Ultra-processed foods: not all are harmful, study says

In a new study backed by the World Health Organization (WHO), researchers have discovered that while certain ultra-processed foods (UPFs) can increase the risk of developing cancer, heart disease, and diabetes, others actually have health benefits. The findings challenge the notion that all UPFs are detrimental to human health.    

The study, titled "Consumption of ultra-processed foods and risk of multimorbidity of cancer and cardiometabolic diseases: a multinational cohort study," was published in The Lancet Regional Health - Europe. It sheds light on the relationship between UPFs and the development of chronic diseases, providing valuable insights for individuals and policymakers alike.    

The extensive international study analyzed the dietary habits and health outcomes of 266 666 individuals across seven European countries. It revealed that regular consumption of meat products and sugary drinks was associated with a higher likelihood of developing these diseases. Conversely, the study found that ultra-processed breads and breakfast cereals, despite being classified as UPFs, can reduce the risk of these diseases due to their fiber content.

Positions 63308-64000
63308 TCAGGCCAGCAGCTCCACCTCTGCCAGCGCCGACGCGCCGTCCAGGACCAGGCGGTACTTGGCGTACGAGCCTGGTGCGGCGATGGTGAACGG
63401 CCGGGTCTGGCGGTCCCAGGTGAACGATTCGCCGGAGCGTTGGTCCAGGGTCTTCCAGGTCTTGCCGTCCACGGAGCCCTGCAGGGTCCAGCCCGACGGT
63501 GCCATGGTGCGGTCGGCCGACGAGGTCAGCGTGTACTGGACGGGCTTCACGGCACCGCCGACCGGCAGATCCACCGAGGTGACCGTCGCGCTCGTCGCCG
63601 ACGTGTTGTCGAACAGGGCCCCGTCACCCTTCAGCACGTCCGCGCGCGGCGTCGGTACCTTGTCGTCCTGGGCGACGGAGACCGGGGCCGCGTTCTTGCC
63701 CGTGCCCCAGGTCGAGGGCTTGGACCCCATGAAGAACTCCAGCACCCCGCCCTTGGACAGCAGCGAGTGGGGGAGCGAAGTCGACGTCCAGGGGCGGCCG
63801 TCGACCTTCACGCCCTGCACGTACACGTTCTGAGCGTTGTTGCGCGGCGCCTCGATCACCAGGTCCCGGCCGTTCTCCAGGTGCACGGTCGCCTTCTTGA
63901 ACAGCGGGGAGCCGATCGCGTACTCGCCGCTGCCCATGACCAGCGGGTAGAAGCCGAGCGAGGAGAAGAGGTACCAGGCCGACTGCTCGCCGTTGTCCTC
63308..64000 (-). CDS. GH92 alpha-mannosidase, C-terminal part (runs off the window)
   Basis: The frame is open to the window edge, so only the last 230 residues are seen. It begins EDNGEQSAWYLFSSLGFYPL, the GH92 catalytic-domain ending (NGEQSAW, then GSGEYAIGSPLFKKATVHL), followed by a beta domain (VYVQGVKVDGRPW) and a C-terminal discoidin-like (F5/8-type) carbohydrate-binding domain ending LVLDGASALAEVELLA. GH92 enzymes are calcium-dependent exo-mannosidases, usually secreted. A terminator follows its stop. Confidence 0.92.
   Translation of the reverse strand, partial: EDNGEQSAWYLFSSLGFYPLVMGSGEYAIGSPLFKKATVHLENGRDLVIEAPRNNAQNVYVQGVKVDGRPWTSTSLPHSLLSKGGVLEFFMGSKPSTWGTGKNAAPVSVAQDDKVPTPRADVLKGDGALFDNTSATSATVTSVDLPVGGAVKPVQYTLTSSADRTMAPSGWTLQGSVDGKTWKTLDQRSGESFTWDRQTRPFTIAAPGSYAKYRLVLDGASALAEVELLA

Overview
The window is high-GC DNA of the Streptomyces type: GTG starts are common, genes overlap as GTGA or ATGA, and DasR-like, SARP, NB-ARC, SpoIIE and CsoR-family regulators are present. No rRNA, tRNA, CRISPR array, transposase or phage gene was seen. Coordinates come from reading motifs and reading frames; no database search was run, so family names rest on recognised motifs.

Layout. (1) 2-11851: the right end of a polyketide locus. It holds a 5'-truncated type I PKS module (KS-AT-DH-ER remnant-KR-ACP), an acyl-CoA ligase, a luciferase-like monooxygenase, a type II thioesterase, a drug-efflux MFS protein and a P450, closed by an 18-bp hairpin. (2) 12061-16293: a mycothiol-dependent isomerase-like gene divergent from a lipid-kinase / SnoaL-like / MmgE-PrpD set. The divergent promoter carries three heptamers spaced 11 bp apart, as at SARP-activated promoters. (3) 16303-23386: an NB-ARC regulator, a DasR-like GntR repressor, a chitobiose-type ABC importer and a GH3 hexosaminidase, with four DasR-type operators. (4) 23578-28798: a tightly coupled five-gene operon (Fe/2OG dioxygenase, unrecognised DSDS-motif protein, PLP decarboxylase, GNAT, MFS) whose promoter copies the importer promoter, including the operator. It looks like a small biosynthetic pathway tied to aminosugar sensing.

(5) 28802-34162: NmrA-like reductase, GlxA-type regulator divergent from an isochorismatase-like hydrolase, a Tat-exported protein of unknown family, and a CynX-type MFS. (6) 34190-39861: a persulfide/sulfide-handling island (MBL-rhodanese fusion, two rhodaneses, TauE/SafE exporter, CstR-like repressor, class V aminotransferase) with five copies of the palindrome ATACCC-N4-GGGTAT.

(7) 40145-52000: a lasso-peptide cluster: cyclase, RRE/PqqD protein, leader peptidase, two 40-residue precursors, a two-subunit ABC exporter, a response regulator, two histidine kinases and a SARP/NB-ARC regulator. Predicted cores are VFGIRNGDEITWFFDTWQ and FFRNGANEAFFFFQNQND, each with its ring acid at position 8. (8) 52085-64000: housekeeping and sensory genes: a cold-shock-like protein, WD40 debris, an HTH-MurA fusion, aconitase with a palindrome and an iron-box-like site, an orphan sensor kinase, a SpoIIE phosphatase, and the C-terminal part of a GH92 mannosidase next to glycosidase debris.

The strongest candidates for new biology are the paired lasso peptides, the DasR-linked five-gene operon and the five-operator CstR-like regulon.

The research also indicated that sauces, spreads, and condiments were not as harmful as animal products and soft drinks but still negatively impacted human health. However, previously deemed harmful UPFs such as sweets, desserts, ready meals, savory snacks, and plant-based alternatives to meat products were not associated with an increased risk of multimorbidity, which refers to the co-occurrence of multiple chronic diseases at the same time, such as cancer and heart disease.    

Experts caution against labeling all UPFs as uniformly detrimental to health, as the study provides a more nuanced understanding of specific UPF products and their impact. While UPFs, overall, were linked to heightened health risks, the study highlights the importance of differentiating between various types of UPFs.    

The rising concern surrounding UPFs stems from the fact that many high-income countries rely on them for 50% to 60% of their total energy intake, rather than consuming freshly prepared meals. However, the researchers stress that completely avoiding UPFs is unnecessary, and instead, their consumption should be limited in favor of fresh or minimally processed foods.    

While UPFs do pose risks to human health, the study's findings indicate that not all UPFs are created equal. The research challenges the broad assumption that all UPF foods are universally harmful and underscores the significance of discerning between different types of processed foods.      



The Lancet